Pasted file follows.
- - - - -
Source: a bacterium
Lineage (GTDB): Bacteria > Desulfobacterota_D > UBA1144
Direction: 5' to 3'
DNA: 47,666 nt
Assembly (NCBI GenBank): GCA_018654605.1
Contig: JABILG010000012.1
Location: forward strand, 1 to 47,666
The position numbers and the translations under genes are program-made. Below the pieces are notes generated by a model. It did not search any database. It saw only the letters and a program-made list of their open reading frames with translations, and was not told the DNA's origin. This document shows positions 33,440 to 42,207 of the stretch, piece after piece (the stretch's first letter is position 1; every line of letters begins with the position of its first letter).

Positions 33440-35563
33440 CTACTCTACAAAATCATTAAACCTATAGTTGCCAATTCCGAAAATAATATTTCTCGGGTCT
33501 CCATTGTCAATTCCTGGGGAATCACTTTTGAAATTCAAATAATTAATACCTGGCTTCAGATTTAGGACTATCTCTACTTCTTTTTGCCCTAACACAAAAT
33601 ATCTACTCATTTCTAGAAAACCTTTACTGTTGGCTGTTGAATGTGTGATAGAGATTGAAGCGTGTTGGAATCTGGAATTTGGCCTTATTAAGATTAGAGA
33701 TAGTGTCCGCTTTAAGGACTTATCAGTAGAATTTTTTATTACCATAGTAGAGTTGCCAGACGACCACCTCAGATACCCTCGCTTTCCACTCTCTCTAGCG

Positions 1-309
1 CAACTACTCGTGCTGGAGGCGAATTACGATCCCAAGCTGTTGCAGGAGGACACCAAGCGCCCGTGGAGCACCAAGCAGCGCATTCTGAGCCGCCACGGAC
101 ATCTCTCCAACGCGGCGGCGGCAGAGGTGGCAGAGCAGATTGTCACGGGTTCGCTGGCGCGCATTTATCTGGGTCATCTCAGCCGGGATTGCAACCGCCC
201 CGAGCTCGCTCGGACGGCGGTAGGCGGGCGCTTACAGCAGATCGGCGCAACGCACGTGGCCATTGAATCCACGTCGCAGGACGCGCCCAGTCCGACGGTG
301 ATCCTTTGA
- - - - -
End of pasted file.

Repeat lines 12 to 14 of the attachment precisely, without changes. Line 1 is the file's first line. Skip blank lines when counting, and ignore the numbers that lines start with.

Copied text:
33601 ATCTACTCATTTCTAGAAAACCTTTACTGTTGGCTGTTGAATGTGTGATAGAGATTGAAGCGTGTTGGAATCTGGAATTTGGCCTTATTAAGATTAGAGA
33701 TAGTGTCCGCTTTAAGGACTTATCAGTAGAATTTTTTATTACCATAGTAGAGTTGCCAGACGACCACCTCAGATACCCTCGCTTTCCACTCTCTCTAGCG

Positions 1-309